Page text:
BangkokPost: 14 July 2007

Buenos Aires _ An enterprise in the hands of the workers sounds like a Marxist dream. In Argentina, it has been fulfilled in some 200 factories and businesses. Since being occupied during Argentina's 2001 economic collapse, many of these same firms have lived up to the capitalist ideal: becoming productive and profitable, even investing and creating new jobs.

For seven years, the firms have been managed by the workers from the depths of the crisis that led to the Argentine collapse through today's economic boom.

During the years of recession leading into the late 2001 collapse and the government's 2002 default on international debt, thousands of Argentine firms failed. At times, the economy shrank dramatically, and the ranks of the unemployed and underemployed swelled to more than 40% at times.

In a bid to keep their jobs, workers occupied the premises of bankrupt companies and continued production under their own leadership. The process attracted worldwide interest, but most economists dismissed the worker-occupied enterprises as a crisis phenomenon.

Since then, though, the Argentine economy began to stabilise in late 2002 and has grown steadily around 9% a year from 2003-06.

One of the best-known businesses where the workers took over is the Hotel Bauen in central Buenos Aires. The porter holds the taxi door open and a red carpet leads into the lobby, where guests are met by receptionist Jose Alvarez. "I love this job because I always have contact with people," says Mr Alvarez, 50. He has worked at the hotel since 1980, but was thrown out of work when it closed in 2001. "From one day to the next," he remembers, taking off his reading glasses and wrinkling his brow. "We had no idea of the financial situation of the hotel."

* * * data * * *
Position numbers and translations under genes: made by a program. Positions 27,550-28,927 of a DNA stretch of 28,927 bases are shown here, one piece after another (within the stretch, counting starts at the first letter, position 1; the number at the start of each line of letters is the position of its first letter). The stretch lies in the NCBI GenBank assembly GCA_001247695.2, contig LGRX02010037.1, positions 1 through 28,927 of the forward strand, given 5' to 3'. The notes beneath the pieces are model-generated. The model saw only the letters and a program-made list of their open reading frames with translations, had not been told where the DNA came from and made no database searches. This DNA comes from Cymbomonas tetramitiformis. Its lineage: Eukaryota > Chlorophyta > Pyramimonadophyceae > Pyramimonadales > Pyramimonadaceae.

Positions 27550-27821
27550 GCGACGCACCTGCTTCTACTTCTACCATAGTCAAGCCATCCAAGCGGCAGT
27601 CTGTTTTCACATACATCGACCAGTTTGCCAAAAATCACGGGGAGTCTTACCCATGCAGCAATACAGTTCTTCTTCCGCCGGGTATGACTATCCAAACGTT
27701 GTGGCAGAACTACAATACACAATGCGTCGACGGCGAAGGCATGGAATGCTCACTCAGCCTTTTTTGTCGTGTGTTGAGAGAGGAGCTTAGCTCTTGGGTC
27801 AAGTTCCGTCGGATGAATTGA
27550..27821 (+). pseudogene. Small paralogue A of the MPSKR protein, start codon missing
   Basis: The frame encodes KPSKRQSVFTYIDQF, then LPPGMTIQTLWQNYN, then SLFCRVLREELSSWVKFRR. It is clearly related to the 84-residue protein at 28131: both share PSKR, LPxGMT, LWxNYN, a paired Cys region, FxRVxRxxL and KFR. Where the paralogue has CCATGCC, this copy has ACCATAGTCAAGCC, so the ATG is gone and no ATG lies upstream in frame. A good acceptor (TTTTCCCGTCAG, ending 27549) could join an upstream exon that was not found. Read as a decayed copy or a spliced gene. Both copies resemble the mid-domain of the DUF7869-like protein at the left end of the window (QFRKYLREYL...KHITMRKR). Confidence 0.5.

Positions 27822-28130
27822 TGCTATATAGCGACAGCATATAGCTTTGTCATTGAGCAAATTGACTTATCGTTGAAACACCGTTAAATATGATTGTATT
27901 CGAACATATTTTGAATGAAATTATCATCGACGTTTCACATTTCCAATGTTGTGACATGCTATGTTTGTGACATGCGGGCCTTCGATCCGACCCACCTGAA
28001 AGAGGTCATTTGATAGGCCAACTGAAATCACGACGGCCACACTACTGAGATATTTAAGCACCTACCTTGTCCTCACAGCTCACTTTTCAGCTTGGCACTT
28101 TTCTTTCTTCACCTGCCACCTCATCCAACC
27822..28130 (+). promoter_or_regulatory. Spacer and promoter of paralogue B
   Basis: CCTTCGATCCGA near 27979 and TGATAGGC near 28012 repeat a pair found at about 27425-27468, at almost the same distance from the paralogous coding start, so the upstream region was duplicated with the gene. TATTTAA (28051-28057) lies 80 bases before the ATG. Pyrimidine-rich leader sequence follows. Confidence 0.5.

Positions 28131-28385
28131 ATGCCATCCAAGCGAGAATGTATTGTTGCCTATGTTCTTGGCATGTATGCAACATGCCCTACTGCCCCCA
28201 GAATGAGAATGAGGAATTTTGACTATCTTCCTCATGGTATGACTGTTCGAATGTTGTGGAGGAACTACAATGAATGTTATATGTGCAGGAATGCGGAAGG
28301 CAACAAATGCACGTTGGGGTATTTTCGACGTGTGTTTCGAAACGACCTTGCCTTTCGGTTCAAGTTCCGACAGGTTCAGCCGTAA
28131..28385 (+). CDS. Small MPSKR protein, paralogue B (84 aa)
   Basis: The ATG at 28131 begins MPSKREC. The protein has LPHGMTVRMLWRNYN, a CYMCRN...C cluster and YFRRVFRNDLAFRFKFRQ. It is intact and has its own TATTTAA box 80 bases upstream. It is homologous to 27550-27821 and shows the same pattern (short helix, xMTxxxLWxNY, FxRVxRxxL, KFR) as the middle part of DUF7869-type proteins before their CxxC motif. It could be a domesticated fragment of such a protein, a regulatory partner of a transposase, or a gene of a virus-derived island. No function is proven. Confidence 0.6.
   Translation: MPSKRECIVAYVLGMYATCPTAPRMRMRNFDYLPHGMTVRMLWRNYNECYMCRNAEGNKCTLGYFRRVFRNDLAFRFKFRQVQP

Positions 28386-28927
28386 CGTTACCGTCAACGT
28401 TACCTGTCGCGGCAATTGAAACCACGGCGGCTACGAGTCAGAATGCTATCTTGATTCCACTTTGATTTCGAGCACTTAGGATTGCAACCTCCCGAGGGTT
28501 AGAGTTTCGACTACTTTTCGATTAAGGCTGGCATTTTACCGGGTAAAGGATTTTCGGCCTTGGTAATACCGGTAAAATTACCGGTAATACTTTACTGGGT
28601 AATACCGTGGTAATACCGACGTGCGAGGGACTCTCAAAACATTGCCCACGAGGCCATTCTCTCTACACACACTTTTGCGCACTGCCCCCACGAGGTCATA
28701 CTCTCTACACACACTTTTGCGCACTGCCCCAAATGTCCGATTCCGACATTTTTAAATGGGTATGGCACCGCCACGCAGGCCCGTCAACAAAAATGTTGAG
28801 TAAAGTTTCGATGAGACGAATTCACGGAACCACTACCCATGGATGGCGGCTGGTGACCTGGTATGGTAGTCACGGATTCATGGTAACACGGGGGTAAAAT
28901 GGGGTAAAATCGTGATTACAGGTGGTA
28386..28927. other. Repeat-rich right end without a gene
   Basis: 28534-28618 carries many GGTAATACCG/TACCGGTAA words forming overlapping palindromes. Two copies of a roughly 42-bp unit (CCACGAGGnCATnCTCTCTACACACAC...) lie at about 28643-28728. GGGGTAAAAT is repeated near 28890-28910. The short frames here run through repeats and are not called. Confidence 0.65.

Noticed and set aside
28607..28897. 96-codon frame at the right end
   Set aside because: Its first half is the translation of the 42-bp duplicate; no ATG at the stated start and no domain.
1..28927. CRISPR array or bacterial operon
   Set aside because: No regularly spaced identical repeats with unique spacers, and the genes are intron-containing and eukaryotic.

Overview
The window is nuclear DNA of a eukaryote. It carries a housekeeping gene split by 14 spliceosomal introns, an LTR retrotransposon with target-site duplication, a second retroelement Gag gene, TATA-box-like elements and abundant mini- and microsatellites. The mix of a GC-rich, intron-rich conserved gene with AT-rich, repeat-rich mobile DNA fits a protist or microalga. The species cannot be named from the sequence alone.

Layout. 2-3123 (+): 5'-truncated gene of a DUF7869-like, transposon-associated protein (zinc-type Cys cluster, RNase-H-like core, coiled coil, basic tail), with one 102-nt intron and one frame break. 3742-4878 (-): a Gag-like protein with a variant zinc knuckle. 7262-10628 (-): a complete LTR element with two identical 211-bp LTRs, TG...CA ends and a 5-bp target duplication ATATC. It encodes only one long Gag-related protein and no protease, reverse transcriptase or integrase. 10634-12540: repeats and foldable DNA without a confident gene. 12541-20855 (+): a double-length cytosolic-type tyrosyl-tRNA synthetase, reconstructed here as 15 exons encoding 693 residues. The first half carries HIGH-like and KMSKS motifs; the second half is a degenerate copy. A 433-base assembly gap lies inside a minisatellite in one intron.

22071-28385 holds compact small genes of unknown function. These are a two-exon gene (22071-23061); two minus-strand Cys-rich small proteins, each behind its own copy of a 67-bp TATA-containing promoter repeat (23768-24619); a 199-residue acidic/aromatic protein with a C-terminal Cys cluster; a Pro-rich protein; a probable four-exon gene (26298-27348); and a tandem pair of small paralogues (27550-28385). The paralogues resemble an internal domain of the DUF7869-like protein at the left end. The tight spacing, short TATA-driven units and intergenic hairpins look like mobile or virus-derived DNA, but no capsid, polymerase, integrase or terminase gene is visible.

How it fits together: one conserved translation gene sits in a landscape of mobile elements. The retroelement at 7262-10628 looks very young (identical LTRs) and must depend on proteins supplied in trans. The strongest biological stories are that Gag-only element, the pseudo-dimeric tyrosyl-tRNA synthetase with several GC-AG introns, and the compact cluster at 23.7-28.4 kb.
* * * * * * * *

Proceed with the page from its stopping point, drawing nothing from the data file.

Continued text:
However, employees soon got organised. In March 2003, they forced their way into the building, and they have not left it since. In the once dilapidated and boarded up lobby, there is now a modern bar, where waiters wearing white shirts and friendly smiles attend to patrons. The workers' cooperative has not yet managed to obtain formal ownership of the building. "We demand that it is expropriated from the old owner," said cooperative founder Ricardo Perez.

Many occupied businesses follow similar storylines: bankruptcy, unemployment and occupation, followed by tough times under self- management before achieving financial stability. The businesses themselves were not always at the root of the bankruptcies. In several cases, owners overstretched themselves speculating in financial markets or failed in other big projects.

It is estimated that there are currently some 250 occupied businesses in Argentina, and more are springing up all the time. "In the past three months, four new factories have joined the movement," said Alejandro Coronel, vice president of the national union of occupied firms. Those already in place have added to their workforces by hiring new people, in some cases even doubling payrolls. Everyone gets the same salary, even for different jobs within the same firm.

Before it first closed its doors, for example, the Hotel Bauen had 70 employees who often worked overtime to keep the place running and in good maintenance. Today, there are 160 employees, and none works more than 40 hours a week.

From the outside, worker-managed businesses behave like traditional companies. In internal relations, however, there are not always simple, clear systems of participation in the decision-making process. Decisions ranging from investments to wages _ both hikes and cuts _ are taken at the grass-roots level. Experience has shown that the most successful businesses take participation seriously. DPA